Seven magnificent Bugattis came full circle from 1932 to auction in ParisNalynn Dolan Caine ▼ | February 3, 2020
Seven magnificent vintage and historic Bugattis lead Bonhams' Les Grandes Marques du Monde Sale in Paris on February 6.
Cars Bugattis are showcased in the venue where they were first unveiled
In pole position is one of the most important sports models of the marque's golden era, a 1932 Bugatti Type 55, which started life as a works entry in the 24 Hours of Le Mans driven by two of the era's most celebrated racing drivers, Louis Chiron and Count Guy Bouriat-Quintart.
One of only 29 known surviving Type 55s of a total 38 produced, this car is noted for its striking and unique coachwork configured as a two-seat drophead with highline doors designed by Parisian automotive designer Giuseppe Figoni.
This 55 is now offered for the very first time at auction, following an incredible 56 years in the ownership of one discerning British family. Price: Estimate on request.
Lining up alongside the 55 are two Type 57s considered the quintessential road Bugatti.
The first is a rare 1938 Atalante Coupé, e of only 34 examples, regarded as the most sporting derivative of the car, styled by Jean Bugatti himself. This example is finished in rakish period two tone black and purple paintwork. Price: estimated €1,500,000 to 1,800,000.
The Atalante's sale sibling in Paris is a beautiful supercharged 1939 Type 57C Stelvio cabriolet of which only 40 examples were delivered. With coachwork by Gangloff, this was one of the last Bugattis sold before the Second World War. The car has only had two further enthusiast owners, covering some 45,000 km in its lifetime. Price: estimated €1,350,000 to 1,650,000.
The fourth Bugatti is a 1925 Type 39 Grand Prix Racing, identical to the most successful racing car ever, the Type 35, but fitted with a smaller 1.5 litre engine to comply with 1925's new racing regulations. This car has been more recently exercised on hill climbs and is eligible for the most prestigious international historic race meetings. Price: estimated €1,050,000 to 1,400,000.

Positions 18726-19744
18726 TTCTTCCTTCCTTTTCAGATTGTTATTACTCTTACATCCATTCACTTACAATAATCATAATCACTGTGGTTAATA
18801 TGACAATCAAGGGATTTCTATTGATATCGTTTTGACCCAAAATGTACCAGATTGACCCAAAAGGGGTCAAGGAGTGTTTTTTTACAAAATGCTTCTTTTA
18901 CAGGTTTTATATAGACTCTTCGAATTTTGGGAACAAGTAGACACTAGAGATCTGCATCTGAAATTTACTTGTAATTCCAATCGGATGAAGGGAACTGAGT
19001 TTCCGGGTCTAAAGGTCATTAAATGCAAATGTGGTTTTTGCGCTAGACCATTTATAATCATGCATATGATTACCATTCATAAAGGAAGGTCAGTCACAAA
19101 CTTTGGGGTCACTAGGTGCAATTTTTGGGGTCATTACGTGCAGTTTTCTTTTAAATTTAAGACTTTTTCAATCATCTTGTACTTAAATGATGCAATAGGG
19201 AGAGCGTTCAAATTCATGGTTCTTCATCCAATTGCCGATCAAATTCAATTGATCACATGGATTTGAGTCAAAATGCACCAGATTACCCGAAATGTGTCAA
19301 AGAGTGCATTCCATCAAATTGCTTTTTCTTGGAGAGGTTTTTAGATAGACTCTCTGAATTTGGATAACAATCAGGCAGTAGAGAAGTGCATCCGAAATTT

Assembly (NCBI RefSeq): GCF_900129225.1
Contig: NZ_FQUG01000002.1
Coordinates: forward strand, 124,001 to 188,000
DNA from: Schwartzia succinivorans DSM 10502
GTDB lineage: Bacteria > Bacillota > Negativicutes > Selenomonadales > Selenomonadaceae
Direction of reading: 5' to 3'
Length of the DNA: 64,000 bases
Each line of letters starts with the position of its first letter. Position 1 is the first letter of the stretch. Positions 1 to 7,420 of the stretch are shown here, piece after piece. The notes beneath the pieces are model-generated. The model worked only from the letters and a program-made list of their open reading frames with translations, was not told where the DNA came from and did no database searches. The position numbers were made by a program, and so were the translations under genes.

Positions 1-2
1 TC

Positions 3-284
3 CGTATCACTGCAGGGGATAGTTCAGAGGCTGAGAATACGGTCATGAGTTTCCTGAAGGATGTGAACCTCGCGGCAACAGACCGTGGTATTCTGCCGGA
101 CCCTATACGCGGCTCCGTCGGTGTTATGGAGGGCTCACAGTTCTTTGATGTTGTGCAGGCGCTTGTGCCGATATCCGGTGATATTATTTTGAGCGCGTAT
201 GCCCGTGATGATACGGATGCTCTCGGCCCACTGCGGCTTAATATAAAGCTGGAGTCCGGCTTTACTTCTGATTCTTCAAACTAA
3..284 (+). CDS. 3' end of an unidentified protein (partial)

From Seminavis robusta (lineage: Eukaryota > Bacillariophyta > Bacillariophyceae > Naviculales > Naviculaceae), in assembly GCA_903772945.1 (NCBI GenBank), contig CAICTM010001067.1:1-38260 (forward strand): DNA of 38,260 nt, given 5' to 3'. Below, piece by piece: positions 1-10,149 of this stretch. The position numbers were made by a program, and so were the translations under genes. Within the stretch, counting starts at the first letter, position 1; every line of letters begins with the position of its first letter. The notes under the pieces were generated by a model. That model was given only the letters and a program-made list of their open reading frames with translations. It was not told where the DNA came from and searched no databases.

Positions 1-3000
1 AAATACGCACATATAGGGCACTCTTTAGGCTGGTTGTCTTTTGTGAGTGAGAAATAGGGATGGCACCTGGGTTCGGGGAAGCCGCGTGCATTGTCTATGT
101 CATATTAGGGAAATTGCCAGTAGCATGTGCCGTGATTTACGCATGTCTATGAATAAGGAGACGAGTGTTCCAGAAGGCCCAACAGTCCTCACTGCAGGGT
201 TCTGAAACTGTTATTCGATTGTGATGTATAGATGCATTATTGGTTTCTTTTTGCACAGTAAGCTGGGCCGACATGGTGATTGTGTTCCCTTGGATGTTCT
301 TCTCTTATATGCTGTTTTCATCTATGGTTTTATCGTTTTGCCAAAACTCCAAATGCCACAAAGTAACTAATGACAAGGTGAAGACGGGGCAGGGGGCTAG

The other Bugattis to grace the Grand Palais are: a highly original 1922 Type 23, estimate €500,000 to 600,000; a 1927 Type 40 'Grand Sport' Tourer, first owned by a friend of Jean Bugatti, estimate €350,000 to 450,000; and the first Molsheim built model, a Type 13 Sports, estimate €190,000 to 240,000.
But there is more. After Bugattis, you could take a look and maybe you'll be interested in 1935 Mercedes Benz 500K Cabriolet A.
This year Bonhams's edition offers the finest of the era including the supercar of the 1930s, a 1935 Mercedes Benz 500K Cabriolet A.
Designed by the in-house coachworks Sindelfingen and engineered by Hans Nibel, who created the chassis for the first legendary 'Silver Arrows' racing cars, only 31 Cabriolets were built. Estimate is €1,500,000 to 2,000,000.
Lining up with the 500K is a trio of sports cars, which are all eligible for the most prestigious historic races and concours:
A 1931 Invicta 4.5 litre S-Type Low Chassis Sports with unique sport cabriolet coachwork by Carbodies and the nickname Scout which has campaigned at the Le Mans Classic. Price: estimated €1,200,000 to 1,500,000).
A 1935 Delage D8S cabriolet, estimate €800,000 to 1,200,000, and a 1934 Talbot AV105 Brooklands Sports Racer are also on sale. Estimate €800,000 – 1,100,000.
When: February 6, 2020
Where: Paris, The Grand Palais ■